sword in defence of his tountry's liberty at Harlem
Heights and on White Plains.
He reviewed the political career of Mi. Monroe. His
greatest, Ids gravest error?an error of judgment only?
was, In the orator's opiuiou, his opposition to the federal
constitution. This wottld have been politically fatal to ordinary
men , but Mr. Monroe had too strong a hold upon
the affections and confidence of his country. Ho was
among the few who could rise above the reproach of poverty,
although in the multiplicity of his public cares he
had no time to care for his own future ; and he therefore
retired from office In depressed circumstances Yet his
dignity of character rose above adverse circumstances,
and commanded the resjtcct and esteem of all.
In conclusion, he alluded to the long delay of. Virginia
to reclaim the remains of her distinguished sou ;
attributing it to the partisan strifes at the time of his decease.
It had been thought host to wait until all political
auitnohitia* had been forgotten
After the ceremonies were concluded the coffin was
placed under guard in the forward deck saloon, which
had been properly fitted up for the occasion.
Both boats departed at three o'clock, under salutes
from all the forts in the harbor, the Ctmard steamers,
and from the vnflous vessels and points along the shore.
I.arge Fire at lluflnlo.
Di'ioaix), July 2.?A fire broke out at eleven o'clock
last night in the extensive lumber yard of Van Vleck,
Churchill nnd Parker, situated on the Krie canal, at the
foot of Hospital street, consuming two million feet of pine
lumber and the entiro contents of the yard.
The property was valued at $30,0011, and insured for
$18,000 in tho following companies : Buffalo Mutual,
$.'>,000; iKtna City and Charter Oak, at Hartford; City,
New Haven, and Hampden, Massachusetts, al>out $2,500
About three hundred cords of wood in the yard adjoining,
belonging to Mesiner & Wells, was also destroyed. It
wus valued at $1,000; no insurance.
The lumber in Howcutt & Stewart's yard, also adjoining,
was damaged, to the amount of $2,000; no innuranoe.
Several adjoining buildings, with a canal-boat loaded
with wood, were also destroyed.
Katun's planing mill and Ingersoll's paper mill, though
on fire several times, were saved by the exertions of the
firemen. The fire was evidently the work of nn incendiary.
Several unsuccessful attempts wore made to fire buildings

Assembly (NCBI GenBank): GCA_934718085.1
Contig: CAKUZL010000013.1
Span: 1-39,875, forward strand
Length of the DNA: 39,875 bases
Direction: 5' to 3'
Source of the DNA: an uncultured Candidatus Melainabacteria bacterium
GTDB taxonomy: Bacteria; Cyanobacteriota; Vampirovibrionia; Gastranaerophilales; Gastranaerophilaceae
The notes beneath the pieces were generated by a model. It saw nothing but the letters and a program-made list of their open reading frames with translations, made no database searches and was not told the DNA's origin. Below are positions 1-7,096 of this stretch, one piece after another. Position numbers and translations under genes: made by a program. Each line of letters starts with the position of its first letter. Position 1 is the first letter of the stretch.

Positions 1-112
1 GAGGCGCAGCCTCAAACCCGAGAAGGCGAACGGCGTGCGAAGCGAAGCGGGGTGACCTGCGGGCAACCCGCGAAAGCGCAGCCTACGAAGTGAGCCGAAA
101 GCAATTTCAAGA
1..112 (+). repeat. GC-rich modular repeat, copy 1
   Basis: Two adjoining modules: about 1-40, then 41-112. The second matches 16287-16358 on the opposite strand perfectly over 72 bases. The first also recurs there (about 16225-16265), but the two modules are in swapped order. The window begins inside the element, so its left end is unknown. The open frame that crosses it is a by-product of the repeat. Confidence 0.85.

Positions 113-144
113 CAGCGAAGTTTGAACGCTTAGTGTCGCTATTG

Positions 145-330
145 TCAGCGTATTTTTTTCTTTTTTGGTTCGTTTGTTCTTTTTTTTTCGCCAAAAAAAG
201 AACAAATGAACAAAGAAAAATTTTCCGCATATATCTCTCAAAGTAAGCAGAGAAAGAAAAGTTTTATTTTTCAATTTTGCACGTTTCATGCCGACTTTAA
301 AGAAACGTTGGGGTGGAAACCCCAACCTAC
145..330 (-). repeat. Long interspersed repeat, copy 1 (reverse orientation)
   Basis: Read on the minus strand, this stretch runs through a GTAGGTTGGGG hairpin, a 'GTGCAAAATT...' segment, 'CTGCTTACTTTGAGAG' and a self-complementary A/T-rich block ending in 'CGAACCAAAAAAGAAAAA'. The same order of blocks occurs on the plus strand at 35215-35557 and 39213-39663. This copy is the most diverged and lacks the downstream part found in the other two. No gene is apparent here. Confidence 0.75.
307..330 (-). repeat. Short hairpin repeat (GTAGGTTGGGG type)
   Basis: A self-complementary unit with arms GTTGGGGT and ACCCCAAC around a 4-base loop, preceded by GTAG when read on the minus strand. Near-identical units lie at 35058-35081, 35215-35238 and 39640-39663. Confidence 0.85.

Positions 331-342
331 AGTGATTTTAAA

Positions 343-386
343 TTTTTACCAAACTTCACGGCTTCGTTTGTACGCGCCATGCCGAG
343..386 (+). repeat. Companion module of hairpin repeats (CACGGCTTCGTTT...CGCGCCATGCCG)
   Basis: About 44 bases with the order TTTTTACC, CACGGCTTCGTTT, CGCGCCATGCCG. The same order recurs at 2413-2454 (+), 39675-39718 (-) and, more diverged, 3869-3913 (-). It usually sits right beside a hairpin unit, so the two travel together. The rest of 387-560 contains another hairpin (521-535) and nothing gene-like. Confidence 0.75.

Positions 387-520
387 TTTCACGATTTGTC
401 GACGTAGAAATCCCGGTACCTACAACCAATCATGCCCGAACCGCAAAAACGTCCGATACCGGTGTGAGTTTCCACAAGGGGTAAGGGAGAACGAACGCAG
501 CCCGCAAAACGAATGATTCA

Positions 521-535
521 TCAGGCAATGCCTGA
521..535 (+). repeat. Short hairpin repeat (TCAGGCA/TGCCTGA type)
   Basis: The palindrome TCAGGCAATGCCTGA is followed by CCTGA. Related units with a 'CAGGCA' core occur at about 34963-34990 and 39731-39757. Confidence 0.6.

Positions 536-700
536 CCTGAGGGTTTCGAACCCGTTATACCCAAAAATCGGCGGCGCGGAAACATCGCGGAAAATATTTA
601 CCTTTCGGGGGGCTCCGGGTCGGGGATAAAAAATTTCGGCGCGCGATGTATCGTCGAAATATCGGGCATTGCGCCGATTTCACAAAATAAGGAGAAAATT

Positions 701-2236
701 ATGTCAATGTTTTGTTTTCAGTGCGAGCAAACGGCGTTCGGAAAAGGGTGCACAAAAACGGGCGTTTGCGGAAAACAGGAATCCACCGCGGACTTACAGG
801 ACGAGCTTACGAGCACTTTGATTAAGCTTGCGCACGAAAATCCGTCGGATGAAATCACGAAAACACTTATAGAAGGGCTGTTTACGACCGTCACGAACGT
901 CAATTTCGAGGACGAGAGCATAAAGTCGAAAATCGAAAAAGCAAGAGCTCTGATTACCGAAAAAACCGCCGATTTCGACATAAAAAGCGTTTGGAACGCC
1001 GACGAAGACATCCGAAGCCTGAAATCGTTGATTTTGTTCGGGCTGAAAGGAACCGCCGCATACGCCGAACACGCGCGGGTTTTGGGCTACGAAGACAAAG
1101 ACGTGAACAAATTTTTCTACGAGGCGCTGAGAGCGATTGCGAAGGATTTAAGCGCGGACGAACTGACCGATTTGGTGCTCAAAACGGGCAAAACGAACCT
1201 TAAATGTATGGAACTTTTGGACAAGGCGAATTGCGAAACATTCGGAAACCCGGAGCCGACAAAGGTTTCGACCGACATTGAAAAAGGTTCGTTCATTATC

In other parte of the city while the above was
Jack Smith, a fireman, went into convulsions from the
excessive heat, ami will probably die.
Arrival of Shipwrecked Crews.
Savannah, July 2.?The British schooner Annie Sophia,
from Nassau, arrived at quarantine this afternoon,
with 15 to 20 of the crews of the wrecked ships Bombay,
Chase, master, from the Canary islands, bound to Matanzns,
and the Knickerbocker, Bostwick, master, from
Liverpool, bound to New Orleans.
Serious Illness of col. Kane.
Pimladkli-hia, July 3.?Col. Kane, tho peace negotiator
between Gov. Cumining and tho Mormons, is lying
ill ut his residence here of the bilious fever, contracted
by exposure while on his expedition to Salt hike.
Moiiilk, July 2.?This evening, two brothers, John
and IJpvid IU4d, of the firm of Iteid & Co., wore slabbed
by II. Warfield. Tlie former was dangerously wounded.
The feud is sui<l to have existed for ten years. Bail was
The WeAtherat Newfoundland.
St. John's, (N* F.,) July 2.?Went her mild, with rain.
Wind southwest. No appearanee of the Niagara at Trinity
Fire at Union City, Connecticut.
WATrunoRT, July 2.?The hoe factory of K. C. Tuttlo
& Co., the wheel-shop and the Malleable Iron Company's
works at Union City, al>out four miles below this city,
were burned to the ground early this morning. The
property was insured for fifteen thousand dollars, which
will not cover the loss.
New Yosk, July 3.?Cotton closed firm, with sales of
1,000 bales at 12$ cents for uplands middling. Flour is
firm; sales of 11,500 hbls.: State, $3 75 a $3 85; Ohio, $4
55 a $4 05 ; Southern, $4 45 a $4 75. Wheat is firm
salesof 14,500 bush.: prices are unchanged. Corn is
firm- salesof 11,000 hush.; yellow, 82 a 83 cents. Fork
is steady?mesa, $10 50; prime, $13 50. Lard is steady at
10$ a 11 cents. Whiskey firm at 23 cents. Sugar closed
buoyant?Forto Rico, 0j> a 7} cents ; Muscovado, 0 a 7$
cents. Coffee is quiet. Spirits turpentine steady at 43
cents. Rosin is firm at $1 00. llicc dull at 3 a 3fj cents.
Baltimore, July 3.?Flour is dull but quiet?Howard
street and Ohio, $4 37 ; fresh ground City Mills hold at
$4 25. Wheat steady?good to prime reds, $1 a $1 09 ;
fair to choice whites, $1 15 a $1 25; new white Virginia,
$1 60. Corn is steady?white, 74 n 75 cents;
yellow, 75 a 77 cents ; mixed, 70 a 7.3 cents. I'rovisions
are dull and nominal, with a downward tendency.
? ? /M'? (ft' 'y 1
I THE Gwm AH I) H'lf.scy A HAIR.
1 si if c IP . j ?' m l
[tram tlif fei l.mb II fub'n&gd
' Wamuxgto*, JonelJ, ln.yg. TV corn ipondem between